“The only thing more insecure than Android is its userbase.” – Can’t Remember

Reply

“The only thing more insecure than Android is its userbase.” – Can’t Remember

Reply
post #28 of 112
It wasn't a whine smarta$$, it was a curiosity question. Why a discrete graphics chip with only 256Mb of VRAM? It just seems out of place, considering (as stated) older ones had more and these days most all are coming with 512MB to 1G of VRAM.
post #29 of 112
The base CPU appears to be an Intel i5 2415M

http://ark.intel.com/products/53449/...Cache-2_30-GHz)
post #30 of 112
Quote:
Originally Posted by zeasar View Post

+1

So for me to use the mini on my tv in the future as home entertainment system and to watch DVDs with it I need to either:

Use a remote disk on another computer within the home network, or
Rip the DVD on another computer then transfer the file over to the mini, or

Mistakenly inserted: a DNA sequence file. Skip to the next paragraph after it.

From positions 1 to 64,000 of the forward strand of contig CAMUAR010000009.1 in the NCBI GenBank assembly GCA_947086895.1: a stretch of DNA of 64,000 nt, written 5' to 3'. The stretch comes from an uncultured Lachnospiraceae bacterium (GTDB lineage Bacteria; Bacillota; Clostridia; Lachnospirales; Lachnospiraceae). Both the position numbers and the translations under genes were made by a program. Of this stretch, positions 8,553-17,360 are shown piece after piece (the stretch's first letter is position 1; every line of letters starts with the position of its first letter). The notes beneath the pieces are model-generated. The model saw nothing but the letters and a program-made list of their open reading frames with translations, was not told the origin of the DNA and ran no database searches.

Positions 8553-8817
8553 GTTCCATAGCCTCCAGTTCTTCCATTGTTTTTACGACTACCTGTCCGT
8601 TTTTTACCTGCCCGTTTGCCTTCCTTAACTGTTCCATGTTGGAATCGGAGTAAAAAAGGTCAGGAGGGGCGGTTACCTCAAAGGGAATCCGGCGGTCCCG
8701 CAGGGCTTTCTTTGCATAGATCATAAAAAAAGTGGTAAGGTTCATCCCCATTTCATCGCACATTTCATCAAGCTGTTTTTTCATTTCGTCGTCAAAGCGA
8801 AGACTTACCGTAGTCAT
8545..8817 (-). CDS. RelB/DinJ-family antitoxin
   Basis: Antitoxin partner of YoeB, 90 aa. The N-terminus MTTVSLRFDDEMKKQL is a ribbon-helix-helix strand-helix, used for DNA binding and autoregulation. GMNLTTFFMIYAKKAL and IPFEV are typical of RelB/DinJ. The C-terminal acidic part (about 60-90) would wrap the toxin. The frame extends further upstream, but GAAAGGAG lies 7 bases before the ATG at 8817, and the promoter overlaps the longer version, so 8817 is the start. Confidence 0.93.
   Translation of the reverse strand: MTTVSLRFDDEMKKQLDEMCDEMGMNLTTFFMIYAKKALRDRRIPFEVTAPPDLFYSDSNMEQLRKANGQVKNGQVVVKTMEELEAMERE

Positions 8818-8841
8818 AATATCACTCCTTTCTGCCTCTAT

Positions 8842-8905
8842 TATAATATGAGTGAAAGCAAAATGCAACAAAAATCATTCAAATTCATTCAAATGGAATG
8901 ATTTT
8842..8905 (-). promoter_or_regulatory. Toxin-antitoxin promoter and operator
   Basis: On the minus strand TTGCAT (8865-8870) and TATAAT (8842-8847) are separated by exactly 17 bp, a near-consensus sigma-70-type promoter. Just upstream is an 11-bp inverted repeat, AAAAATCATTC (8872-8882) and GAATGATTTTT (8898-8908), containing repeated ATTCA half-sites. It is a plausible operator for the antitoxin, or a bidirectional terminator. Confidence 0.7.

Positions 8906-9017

Directly connect a USB DVD drive to it.

I support the fact that apple is pushing forward the new technologies and leaving behind the old, but I'm pretty sure DVDs are going to be around for sometime yet, especially for movies and such, killing them now is just a little premature in my opinion, especially on the mini.

While I disagree with the notion that removing optical drives from Mac computers is a good thing, I also disagree that DVD is the future for home entertainment systems. If you have an HDTV and you want the highest quality video, you want Blu-ray, so you're going to be dealing with an external device anyway (since Apple refuses to support Blu-ray). If you're not going to use Blu-ray as a source, you might as well download.